is kept at 18.5 mm. Another combination of two bow-tie slot antennas is designed for a substrate of r = 3.38 and 60 mil height, connected to one CPW feed line as shown in Fig. 9. This design is fabricated and measured, and the picture of the antenna and the comparison between the measured and computed return loss are shown in Fig. 10. According to the measurements, this configuration operates from 7.1 to 10.7 GHz with 40% bandwidth, with a good agreement between simulation and measurements results. The radiation pattern of the last design is calculated using ADS Momentum at 10 GHz. Figures 11 and 12 show the radiation patterns in the x-z and y-z, respectively, for this antenna. In y-z plane there is no E because of the symmetry of the antenna. The cross polarization level is less than -40 dB in the z-direction. The calculated gain and directivity of this antenna are 7.12 dB and 8.268 dB, respectively, and the resulting efficiency is 77%.

Fig. 8. Return loss of two bow-tie slot antennas connected to one CPW on a substrate with 1.57 mm height and r = 2.2.
25 3.75 4.4 2.7 9.5 25.1 20.5 0.275,3.3,0.27 1.8 0.7 0.3,11,0.3 1.1

7.9

Fig. 9. Geometry and dimensions in mm of the two bow-tie slot antennas fed by one CPW.

Fig. 10. Comparison between the measured and ADS return loss for the two bow-tie slot antennas fed by one CPW shown in Fig. 9. 4. Conclusion A one-element bow-tie slot antenna fed by a 50 coplanar waveguide is designed for the Xband operation. The measurements of this antenna show two operating bands centered at 8.3 and 11.7 GHz with bandwidths 18% and 17.4%, respectively. An array combination of two of these antennas fed by one CPW achieved 50% bandwidth from 8.7 to 14.5 GHz. A similar antenna is designed and fabricated with a different substrate board that operates from 7.2 to 10.7 GHz with 40% bandwidth. E E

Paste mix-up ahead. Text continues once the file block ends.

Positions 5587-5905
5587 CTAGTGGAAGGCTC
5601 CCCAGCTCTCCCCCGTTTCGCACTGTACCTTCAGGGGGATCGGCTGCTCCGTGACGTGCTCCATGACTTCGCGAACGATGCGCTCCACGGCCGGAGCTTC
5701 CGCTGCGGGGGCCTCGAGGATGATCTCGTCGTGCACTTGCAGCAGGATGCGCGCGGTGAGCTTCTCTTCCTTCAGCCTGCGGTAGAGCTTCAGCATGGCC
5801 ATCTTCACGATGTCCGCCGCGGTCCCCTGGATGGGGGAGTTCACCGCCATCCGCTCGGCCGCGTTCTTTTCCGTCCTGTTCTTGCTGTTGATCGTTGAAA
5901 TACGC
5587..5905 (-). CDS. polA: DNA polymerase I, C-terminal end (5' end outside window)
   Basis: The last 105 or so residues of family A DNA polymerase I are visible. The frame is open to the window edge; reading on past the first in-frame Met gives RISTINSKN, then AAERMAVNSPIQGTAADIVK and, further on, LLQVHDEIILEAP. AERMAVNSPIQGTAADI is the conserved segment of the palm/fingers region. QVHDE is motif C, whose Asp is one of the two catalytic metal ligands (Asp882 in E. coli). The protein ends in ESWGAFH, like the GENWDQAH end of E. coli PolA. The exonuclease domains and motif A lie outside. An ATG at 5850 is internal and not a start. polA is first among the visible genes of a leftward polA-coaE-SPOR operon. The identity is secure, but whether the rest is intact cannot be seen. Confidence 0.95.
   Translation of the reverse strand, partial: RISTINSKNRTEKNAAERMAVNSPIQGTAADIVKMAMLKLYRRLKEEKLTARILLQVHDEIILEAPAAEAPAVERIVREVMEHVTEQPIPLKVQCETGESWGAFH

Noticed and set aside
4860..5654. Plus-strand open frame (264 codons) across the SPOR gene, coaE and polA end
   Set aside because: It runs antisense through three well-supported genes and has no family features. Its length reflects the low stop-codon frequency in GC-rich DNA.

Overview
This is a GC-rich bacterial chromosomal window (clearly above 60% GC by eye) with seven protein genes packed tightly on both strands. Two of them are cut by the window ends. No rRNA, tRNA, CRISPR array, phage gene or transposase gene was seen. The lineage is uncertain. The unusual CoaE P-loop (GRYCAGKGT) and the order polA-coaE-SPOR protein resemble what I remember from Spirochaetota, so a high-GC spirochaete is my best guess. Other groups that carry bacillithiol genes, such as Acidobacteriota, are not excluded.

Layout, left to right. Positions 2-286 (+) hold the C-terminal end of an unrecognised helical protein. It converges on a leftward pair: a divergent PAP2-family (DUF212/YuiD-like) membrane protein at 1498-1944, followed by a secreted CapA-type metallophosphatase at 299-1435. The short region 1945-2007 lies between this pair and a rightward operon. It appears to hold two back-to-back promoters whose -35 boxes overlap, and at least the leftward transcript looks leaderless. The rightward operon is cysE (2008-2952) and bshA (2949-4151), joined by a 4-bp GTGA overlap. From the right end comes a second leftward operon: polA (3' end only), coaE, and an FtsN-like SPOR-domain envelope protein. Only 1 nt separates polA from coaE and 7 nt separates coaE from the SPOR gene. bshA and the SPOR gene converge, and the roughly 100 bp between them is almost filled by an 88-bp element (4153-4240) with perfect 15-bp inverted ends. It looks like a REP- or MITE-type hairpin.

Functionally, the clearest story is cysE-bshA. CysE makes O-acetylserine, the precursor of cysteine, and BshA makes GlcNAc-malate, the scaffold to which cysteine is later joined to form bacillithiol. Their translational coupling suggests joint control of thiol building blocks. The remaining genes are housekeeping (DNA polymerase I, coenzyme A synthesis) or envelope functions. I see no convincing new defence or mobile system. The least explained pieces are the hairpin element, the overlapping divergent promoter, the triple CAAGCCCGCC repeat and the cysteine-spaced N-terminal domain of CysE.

Fig. 11. Far field pattern at in the x-z plane at 10 GHz.

Fig. 12. Far field pattern at in the y-z plane at 10 GHz.

REFERENCES [1] Rainee N. Simons, Coplanar Waveguide Circuits, Components, and Systems. New York. NY: John Wiley & Sons, Inc., pp. 1-6, pp. 422-424, 2001. [2] Yu-De Lin and Syh-Nan Tsai, Coplanar waveguide-fed uniplanar bow-tie antenna, IEEE Trans., vol. AP-45, no. 2, pp. 305-306, Feb. 2000. [3] A. A. Eldek, A. Z. Elsherbeni, C. E. Smith and K-F Lee, Wideband slot antennas for radar applications, Proc. IEEE Radar Conf., Huntsville, AL, May 2003, pp. 79-84. [4] E. A. Soliman, S. Berbels, P. Delmotte, G. A. E. Vandenbosch, and E. Beyne, Bow-tie slot antenna fed by CPW, Electron Lett., vol. 35, pp. 514-515, 1999. [5] Jen-Fen Huang, Chih-Wen Kuo, CPW-fed bow-tie slot antenna, Microwave Opt. Technol. Lett., vol. 19, no. 5, pp. 358-360, Dec. 1998. [6] M. Miao, B. L. Ooi, P. S. Kooi, Broadband CPW-fed wide slot antenna, Microwave Opt. Technol. Lett., vol. 25, no. 3, pp. 206-211, May. 2000. [7] Agilent Technologies, Advance Design Systems 1.5 Momentum, Appendix A, December 2000. [8] A. A. Eldek, A. Z. Elsherbeni and C. E. Smith, Analysis of the transition between two coplanar waveguide transmission lines, ACES newsletter, vol. 18, no. 2, pp. 44-47, July 2003.